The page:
In Depth

Electric car charging in the UK: prices and payment plans, plus charger types and where to find them

Government doubles EV charger fund to keep up with the fastest growing area of the car market

Electric cars are becomingly an increasingly familiar sight on British roads as car manufacturers continue to encourage buyers to make the switch over to more environmentally friendly vehicles.

The latest figures from the Society of Motor Manufacturers and Traders (SMMT) reveal that electric car sales are at an all-time high in the UK, with 2,271 of the 157,198 vehicles sold in July being battery electric models. 

That represents a 158.1% increase on the 880 EVs sold during the same period last year and record monthly market share for the segment, Auto Express reports.

To keep up with demand, the Government has announced that it will double funding for on-street electric car chargers, The Independent says. The extra £2.5m will result in more than 1,000 additional public chargers being installed on residential roads, in a bid to make EV ownership more attractive to car buyers. 

It could prove to be a vital step, too, given that one of the main reasons that turns many motorists away from electric car ownership is range anxiety – the fear of running out of power because an EV charger can’t be found in time, the BBC says. 

But with the UK’s charger network growing by the day, along with advances in EV batteries, range anxiety could soon be a thing of the past. 

Here’s our guide to electric car chargers in Britain: 

How much does it cost to charge an EV?

It depends on the car you’re driving and the charger you’re using. 

Around 90% of electric car owners in the UK charge their vehicles at home using either a generic three-pin socket or a dedicated charging point, says the EV news site DrivingElectric. The average cost of filling up a Nissan Leaf using a three-pin charger at home is £5.76, but a number of drivers top up their car at night when rates are lower. 

Public charging stations are a little more complicated. The largest charging provider in the UK is Polar, which offers a subscription service to use its network, the motoring site says. The Polar Plus scheme costs about £7.85 a month. New members get the first three months of their plan for free.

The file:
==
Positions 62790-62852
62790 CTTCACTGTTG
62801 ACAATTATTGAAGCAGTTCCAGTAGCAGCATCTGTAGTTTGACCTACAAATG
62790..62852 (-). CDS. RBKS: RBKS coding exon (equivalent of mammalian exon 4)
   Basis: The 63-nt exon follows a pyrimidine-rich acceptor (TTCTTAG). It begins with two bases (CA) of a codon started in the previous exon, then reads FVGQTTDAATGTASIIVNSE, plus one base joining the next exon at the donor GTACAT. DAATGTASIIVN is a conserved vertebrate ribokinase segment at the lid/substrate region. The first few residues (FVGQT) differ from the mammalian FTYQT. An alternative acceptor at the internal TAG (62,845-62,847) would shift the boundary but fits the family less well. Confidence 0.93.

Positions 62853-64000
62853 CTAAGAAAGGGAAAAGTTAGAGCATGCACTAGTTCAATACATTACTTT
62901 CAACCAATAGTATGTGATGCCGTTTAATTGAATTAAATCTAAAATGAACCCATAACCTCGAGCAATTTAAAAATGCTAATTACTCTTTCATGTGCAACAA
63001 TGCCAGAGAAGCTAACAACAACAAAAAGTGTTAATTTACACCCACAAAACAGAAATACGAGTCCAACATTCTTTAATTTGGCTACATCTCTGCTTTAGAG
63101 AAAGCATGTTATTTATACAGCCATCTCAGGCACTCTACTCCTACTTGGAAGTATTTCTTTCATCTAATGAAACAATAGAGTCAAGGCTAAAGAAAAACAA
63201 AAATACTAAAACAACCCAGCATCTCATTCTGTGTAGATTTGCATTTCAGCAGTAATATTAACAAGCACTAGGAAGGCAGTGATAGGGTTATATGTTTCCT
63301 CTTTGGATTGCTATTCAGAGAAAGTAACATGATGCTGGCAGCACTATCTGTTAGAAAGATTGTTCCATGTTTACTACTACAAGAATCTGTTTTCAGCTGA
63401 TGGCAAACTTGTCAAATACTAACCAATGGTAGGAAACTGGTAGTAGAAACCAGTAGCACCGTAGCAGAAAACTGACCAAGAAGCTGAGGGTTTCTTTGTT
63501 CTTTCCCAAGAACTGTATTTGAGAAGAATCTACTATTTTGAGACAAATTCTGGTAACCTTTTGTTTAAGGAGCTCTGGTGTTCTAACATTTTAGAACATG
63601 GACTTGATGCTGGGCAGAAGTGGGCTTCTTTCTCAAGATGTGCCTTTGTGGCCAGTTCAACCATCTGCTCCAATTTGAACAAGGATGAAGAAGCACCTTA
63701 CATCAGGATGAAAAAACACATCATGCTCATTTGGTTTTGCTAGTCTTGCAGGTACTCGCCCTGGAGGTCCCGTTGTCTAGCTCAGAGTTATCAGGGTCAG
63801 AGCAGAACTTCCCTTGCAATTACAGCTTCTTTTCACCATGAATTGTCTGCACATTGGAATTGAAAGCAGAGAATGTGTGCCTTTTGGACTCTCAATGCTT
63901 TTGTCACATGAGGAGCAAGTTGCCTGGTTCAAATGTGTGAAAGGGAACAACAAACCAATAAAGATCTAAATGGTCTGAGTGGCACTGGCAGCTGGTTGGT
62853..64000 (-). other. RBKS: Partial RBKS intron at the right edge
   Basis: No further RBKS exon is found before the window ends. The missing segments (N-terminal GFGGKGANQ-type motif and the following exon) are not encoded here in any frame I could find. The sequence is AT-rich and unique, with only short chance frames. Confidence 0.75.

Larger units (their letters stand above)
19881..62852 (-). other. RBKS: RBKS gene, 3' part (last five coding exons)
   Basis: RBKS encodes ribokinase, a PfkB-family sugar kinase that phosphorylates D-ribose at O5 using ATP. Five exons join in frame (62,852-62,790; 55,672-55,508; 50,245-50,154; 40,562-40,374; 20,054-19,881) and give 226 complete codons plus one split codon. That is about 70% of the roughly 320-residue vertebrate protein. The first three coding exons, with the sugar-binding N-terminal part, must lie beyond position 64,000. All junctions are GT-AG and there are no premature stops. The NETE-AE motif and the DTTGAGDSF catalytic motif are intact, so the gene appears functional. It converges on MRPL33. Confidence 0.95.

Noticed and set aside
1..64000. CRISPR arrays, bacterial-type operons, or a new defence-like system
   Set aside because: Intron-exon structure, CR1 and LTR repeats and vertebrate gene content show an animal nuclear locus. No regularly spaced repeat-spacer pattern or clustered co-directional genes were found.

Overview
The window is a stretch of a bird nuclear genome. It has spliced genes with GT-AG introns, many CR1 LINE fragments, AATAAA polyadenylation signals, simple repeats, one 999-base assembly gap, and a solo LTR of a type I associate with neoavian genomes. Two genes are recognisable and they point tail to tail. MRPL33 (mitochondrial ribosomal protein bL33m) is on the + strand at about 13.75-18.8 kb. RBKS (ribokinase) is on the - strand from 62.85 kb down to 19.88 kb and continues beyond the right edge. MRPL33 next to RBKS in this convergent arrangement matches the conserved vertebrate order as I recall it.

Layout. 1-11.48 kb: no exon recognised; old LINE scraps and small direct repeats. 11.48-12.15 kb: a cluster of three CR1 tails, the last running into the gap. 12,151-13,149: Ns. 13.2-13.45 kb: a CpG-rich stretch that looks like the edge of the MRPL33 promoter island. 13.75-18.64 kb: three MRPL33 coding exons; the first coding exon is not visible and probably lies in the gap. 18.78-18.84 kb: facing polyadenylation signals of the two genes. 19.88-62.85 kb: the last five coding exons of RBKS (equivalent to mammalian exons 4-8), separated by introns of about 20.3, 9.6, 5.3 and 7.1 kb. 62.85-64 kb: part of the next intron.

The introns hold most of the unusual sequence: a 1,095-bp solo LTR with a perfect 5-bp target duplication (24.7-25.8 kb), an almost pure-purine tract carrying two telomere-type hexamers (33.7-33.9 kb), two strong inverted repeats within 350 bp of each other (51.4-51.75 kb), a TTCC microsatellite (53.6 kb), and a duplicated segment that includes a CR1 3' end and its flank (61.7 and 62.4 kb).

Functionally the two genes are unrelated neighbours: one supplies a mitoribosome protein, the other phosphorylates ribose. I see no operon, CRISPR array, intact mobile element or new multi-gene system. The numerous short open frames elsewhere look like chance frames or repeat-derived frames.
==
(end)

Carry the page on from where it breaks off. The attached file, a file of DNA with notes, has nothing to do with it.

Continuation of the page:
Next is Polar Instant, a pay-as-you-go system that allows drivers to use its chargers at a rate of £6 for 30 minutes, says WhatCar. 

Tesla’s Supercharger network, meanwhile, costs £0.24 per kWh to use. This means that if your Tesla Model 3 has a battery capacity of 75kWh, a full charge would cost around £18. 

It’s worth bearing in mind that some providers charge an admin fee of up to £3.50 per use.

What are the different types of public chargers?

In the UK, the most common are fast chargers. 

Typically found at a workplace or public location, these offer four types of power outputs: 3.6kW, 7kW, 11kW or 22kW, says WhatCar?. A full charge takes between one and six hours, depending on the output your EV is compatible with. 

Next are AC and DC rapid chargers that provide 43kW and 20kW-50kW outputs respectively, says the car reviews site. Across the UK, 150kW and 175kW chargers are also being installed. These can fully charge newer electric cars in about 45 minutes. 

Tesla has its own charging network called “Superchargers”. The V2 version of the charger is currently available in Britain and provides a capped output of 120kW, says The Verge. Later this year, the V3 version will arrive in Europe, bringing with it a charging rate of 250kW. 

The most powerful chargers come from the charging company Tritium and Ionity, a joint venture between BMW, Ford, Volkswagen and Mercedes-Benz’s parent firm Daimler. 

Tritium and Ionity have joined forces to launch a network of 350kW chargers across 120 different sites in Europe, says Auto Express. These are capable of providing compatible EVs with 220 miles of range in just ten minutes, making them significantly faster than rapid chargers. 

The first chargers will appear in the UK later this year. Some 44 sites will support the high-power chargers. The M20 near Maidstone will  get the chargers first. 

How to find a charger near you

According to WhatCar?, there are currently 17,000 chargers across Britain and that number is “growing all the time”. As of this year, it has become a legal requirement for large petrol stations and motorway services to provide some form of electric charging facility. 

Finding a charger isn’t always easy, however, as the number of petrol stations is still dramatically higher than the number of EV charging points, says Car magazine. 

The simplest way to find a public charger for your EV is to use Zap-Map, an online tool that shows the nearest charging point after drivers have typed in their postcode, the motoring magazine says. 

Some EV carmakers highlight the nearest charging station through the vehicle’s sat nav system. Tesla, for instance, will even plan routes so that drivers can stop off at one its Superchargers on the way.


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